Knowing how to go about the parenting part of having primary custody of a child can be confusing, with the structure of a custody agreement sometimes adding further layers of difficulty to an already difficult position. For many parents with primary custody, this includes receiving child support payments from the other parent. It is common to not be entirely sure what you should and should not spend child support funds on.
Courts do not require that you show documentation for how you’re spending the child support payments you are receiving, although they may step in if there is evidence that a child’s basic needs are not being met despite adequate available funds. This leaves it up to the parent to decide how best to use the funds, and for many well-meaning parents, this can be a struggle.
Child support should be used first to ensure that your child’s basic needs of shelter, food, clothing and medical expenses are met, but it may be reasonably used to meet other needs, too. Child support may be used to cover child care expenses, as well as educational expenses and the extra costs incurred by extracurricular activities. Child support is intended to allow a child to continue enjoying the standard of living that he or she would have been accustomed to prior to the parent’s separating, so it does not only have to be used for necessities as long as it is being used to care for the child.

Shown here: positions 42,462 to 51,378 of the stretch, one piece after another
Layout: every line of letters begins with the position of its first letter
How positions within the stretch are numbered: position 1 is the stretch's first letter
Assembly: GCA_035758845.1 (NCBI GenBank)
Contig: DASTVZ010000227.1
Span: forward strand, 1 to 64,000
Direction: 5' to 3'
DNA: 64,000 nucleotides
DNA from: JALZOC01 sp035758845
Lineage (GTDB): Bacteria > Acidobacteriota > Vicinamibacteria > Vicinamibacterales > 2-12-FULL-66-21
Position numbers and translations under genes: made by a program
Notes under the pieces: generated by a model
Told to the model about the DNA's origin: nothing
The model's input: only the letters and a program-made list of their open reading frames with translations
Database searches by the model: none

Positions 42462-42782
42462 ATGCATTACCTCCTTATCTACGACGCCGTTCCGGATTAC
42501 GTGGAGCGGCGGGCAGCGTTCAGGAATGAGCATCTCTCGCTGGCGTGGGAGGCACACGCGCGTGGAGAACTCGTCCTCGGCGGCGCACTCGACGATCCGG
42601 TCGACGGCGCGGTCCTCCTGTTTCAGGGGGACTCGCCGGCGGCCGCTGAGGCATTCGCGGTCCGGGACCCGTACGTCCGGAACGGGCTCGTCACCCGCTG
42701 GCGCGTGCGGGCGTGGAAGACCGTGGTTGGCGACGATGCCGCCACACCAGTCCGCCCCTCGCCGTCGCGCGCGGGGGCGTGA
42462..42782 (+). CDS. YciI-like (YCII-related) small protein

Child custody is often more complex than it seems at first, and it is normal for both parents to have questions arise as they begin to walk through the process. Each significant life change for the parents or the child may change how your custody arrangement functions. If you have questions about your custody arrangement, the guidance of an experienced child custody lawyer can help you protect the rights of both you and your child while you navigate parenthood.
Source: About.com, “Child Support Income and School-Aged Children,” Debrina Washington, accessed Oct. 05, 2016